PEGBRJE: Plunge and
Dominique Pamplemousse in “It’s All Over Once The Fat Lady Sings!”

Time to for some icy solutions.

Plunge is a dungeon crawling adventure made by SpookyBunsGames, a collection of indie devs that were able to show this game off at PAX. Players are Billie, in a world containing a massive prison in which they are somehow the billionth (which sounds really weird to say out loud) one to be locked up. Unlike others who have attempted to escape, however, Billie decides that up isn’t working; it’s time to go into the prison even further.

In a style similar to previous dungeon crawlers in the bundle, Plunge is actually a turn based roguelike with every action players input acting as the ‘turn’ and enemies following shortly afterwards. Each level contains a key that players need to acquire so they can unlock the latch and continue onward, along with possible items that may be lingering. Enemies don’t have to be killed to move on from a level, but they do have the possibility of grabbing any items that may be lingering on the ground meaning violence might be necessary. So how exactly does one attack in this turn-based adventure?

Remember those ice puzzles from Pokemon? That’s right, we sliding.

There are no attacks in Plunge, only movement involving the graceful sliding across the entire map. Players input a direction, and won’t stop until they either hit an enemy (which is considered an attack), a wall, or the edge of the map. I never thought I’d be excited to see sliding puzzles return, but the combination of utilizing slides to attack and navigate is actually fantastic. Spatial awareness is crucial between sliding onto buttons to activate traps, narrowly avoiding attacks and spikes and deliver finishing blows without getting surrounded. Enemy attacks are generally quite easy to dodge thanks to them giving a turn before they do, indicated by a pink/purple targetter on the floor and an exclamation mark being present. This doesn’t make the game easy, however, as the combination of sliding movement, restricted terrain and traps can lead to bizarre situations where players can find themselves boxed in or caught in a loop.

Add in dozens of power ups, unlockable characters, bosses that royally kicked me out of existence numerous times and a cartoony punk artstyle and Plunge has been crafted with all of it’s glory. I had done at least 3 runs through before realizing it, and would gladly do so again; as long as I can figure out a better strategy to beating that giant cupheaded boss. I’m still stuck on that one. Regardless to those that love roguelikes with some flair and a different approach to combat, this is definitely a title to try out during your spare time.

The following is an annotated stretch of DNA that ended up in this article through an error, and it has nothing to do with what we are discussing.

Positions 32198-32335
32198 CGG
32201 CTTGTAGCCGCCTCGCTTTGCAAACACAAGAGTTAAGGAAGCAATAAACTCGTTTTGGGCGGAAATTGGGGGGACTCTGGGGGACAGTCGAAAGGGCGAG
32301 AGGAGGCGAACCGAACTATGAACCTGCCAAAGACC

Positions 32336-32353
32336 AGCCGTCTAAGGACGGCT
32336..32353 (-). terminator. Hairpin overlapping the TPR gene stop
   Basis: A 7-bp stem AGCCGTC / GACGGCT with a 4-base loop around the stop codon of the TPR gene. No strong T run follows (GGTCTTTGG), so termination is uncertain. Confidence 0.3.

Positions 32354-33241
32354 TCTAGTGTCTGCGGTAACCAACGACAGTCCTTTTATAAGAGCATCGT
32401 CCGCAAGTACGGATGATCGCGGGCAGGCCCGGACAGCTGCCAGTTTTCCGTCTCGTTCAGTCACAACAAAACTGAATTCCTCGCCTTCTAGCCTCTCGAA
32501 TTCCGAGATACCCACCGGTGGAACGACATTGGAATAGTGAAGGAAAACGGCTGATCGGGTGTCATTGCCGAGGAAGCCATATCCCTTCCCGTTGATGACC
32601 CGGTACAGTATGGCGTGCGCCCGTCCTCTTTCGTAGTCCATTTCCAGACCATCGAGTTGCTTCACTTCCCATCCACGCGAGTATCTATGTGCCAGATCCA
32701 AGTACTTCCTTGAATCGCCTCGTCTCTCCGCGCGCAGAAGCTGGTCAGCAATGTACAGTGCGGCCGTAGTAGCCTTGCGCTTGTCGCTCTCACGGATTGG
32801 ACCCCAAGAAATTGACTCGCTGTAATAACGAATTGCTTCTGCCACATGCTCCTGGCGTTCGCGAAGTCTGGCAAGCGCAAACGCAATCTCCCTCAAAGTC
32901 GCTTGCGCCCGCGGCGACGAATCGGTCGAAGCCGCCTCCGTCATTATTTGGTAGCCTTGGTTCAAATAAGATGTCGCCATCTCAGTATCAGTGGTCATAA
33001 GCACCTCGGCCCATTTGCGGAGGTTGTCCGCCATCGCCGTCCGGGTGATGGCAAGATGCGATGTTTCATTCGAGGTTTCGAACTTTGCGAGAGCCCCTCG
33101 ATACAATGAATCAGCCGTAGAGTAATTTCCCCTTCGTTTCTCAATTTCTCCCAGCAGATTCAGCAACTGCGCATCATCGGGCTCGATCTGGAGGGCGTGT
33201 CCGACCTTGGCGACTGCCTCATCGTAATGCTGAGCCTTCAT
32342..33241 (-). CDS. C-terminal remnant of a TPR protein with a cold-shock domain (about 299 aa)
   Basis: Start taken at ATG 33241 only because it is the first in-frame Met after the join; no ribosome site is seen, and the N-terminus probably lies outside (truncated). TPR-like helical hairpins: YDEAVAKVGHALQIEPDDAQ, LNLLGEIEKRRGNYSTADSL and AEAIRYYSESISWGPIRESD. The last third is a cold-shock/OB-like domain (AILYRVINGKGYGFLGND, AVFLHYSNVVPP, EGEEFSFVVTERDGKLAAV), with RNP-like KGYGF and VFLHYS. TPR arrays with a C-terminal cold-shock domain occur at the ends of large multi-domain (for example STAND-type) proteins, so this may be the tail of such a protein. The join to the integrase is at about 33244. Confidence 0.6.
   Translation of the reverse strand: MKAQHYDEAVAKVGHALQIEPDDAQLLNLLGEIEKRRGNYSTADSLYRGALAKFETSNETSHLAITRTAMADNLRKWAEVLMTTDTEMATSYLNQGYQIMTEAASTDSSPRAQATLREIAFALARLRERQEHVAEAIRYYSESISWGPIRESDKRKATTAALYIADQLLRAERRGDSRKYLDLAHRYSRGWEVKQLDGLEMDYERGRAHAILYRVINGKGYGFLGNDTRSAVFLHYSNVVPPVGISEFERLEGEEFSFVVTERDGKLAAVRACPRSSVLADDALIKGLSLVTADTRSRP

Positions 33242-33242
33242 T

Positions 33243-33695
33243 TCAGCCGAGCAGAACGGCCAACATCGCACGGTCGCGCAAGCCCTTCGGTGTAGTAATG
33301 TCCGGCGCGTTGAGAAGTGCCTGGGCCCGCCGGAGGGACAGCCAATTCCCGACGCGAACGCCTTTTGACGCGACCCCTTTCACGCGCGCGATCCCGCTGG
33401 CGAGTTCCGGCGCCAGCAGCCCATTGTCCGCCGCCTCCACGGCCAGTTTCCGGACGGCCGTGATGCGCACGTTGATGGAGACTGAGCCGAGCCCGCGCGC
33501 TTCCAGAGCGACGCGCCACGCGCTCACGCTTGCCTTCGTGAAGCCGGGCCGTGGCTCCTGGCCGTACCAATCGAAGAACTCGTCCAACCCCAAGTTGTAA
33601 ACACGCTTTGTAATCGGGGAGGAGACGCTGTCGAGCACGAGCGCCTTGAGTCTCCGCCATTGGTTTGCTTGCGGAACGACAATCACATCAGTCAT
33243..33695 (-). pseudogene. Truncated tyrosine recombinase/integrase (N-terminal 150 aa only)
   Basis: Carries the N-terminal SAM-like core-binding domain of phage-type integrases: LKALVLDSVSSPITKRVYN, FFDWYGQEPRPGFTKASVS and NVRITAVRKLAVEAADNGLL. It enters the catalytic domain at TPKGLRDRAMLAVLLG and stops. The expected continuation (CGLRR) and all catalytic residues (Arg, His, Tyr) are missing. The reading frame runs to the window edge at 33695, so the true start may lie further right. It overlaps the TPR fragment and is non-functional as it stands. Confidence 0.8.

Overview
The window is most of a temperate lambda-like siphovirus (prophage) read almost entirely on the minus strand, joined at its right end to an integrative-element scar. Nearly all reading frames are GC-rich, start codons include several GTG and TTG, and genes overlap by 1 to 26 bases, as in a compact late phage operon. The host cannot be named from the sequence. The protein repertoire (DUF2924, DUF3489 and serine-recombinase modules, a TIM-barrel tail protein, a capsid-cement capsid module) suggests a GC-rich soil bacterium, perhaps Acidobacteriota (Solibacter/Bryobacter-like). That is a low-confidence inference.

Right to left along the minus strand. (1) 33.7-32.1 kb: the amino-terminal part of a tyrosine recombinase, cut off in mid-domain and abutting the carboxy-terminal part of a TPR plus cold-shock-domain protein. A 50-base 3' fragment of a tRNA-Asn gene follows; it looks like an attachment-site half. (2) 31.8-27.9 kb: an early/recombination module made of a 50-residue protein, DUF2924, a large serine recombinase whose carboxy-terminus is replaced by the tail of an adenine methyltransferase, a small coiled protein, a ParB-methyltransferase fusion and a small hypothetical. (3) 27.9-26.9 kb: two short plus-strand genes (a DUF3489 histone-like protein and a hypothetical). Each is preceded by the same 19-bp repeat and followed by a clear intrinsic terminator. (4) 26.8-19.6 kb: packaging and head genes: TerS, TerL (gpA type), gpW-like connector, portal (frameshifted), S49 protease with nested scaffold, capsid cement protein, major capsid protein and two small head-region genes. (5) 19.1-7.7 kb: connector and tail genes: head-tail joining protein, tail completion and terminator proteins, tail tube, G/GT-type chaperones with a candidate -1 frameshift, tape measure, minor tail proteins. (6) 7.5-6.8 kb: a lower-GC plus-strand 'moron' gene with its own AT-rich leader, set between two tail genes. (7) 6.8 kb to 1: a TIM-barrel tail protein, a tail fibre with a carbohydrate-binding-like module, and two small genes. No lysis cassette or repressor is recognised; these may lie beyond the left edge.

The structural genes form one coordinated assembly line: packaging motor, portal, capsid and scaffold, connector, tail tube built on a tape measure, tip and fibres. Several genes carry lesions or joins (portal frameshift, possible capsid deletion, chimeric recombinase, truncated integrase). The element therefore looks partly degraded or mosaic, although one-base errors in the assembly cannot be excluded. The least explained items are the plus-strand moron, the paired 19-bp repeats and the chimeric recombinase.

I will always appreciate a good Trademark™ and yes, I do have the alt-code memorized for ™.

Dominique Pamplemousse in “It’s All Over Once The Fat Lady Sings!” is the lengthy title of the musical experience by Squinky, the solo dev responsible for ‘weird’ titles. If this name sounds familiar, it would be thanks to the sequel appearing earlier in the bundle, so I’m 100% playing this out of order. For those unaware, players follow Dominique in their quest to solve the mysterious disappearance of popstar Casey Byngham in the hopes of not only solving the case, but also being able to pay rent.

Unlike the sequel, Dominique is attempting to solve the disappearance of an individual rather than the disappearance of a linear timeline, and the plot follows as such. Dominique interacts with different individuals to gain information while travelling between key locations to find clues about Casey. It’s more in line with traditional detective work, where players need to reference their evidence to figure out what questions to ask — unless they get a little lost to which they can just ‘brute force’ it by asking every question until the option becomes greyed out. While not as fun, gaining knowledge and information is never a bad thing, and coupled with the cheeky writing it makes for entertaining conversations.

Speaking of which, the fun self-awareness that I came to enjoy from the sequel is still on display, with dozens of little references to real world problems and sayings. Dom is still dealing with people not following their preferred pronouns, still struggling to make ends meet and still asking the tough questions like ‘why are bathroom signs so difficult’ and ‘why are teenagers the way they are’. The interactions get the musical treatment as well, as many of the initial information speeches or introductions get a sweet musical number to go along with them.

I’ve somewhat spoiled myself by playing in the wrong order, but I really do think that Dominique Pamplemousse is a good game on it’s own; it brings the music and dialogue that I came to enjoy sprinkled with some investigation. It’s hard to delve deeply into it thanks to being spoiled by what happens in the second title which I consider the ‘better’ of the two, but I gained a better appreciation for the sequel with the context of this title. \

Sorry if it sounds like a mild ramble, but this is what happens when you play games in the incorrect order; for your sake, if you enjoy musicals and narrative experiences I hope you play this one before starting the sequel.





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Jacob Vorstenbosch

Jacob Vorstenbosch

Just a Game Dev who decided to take on the monumental task of giving an overview of all 59 pages in the bundle for Racial Justice and Equality. We keep going.

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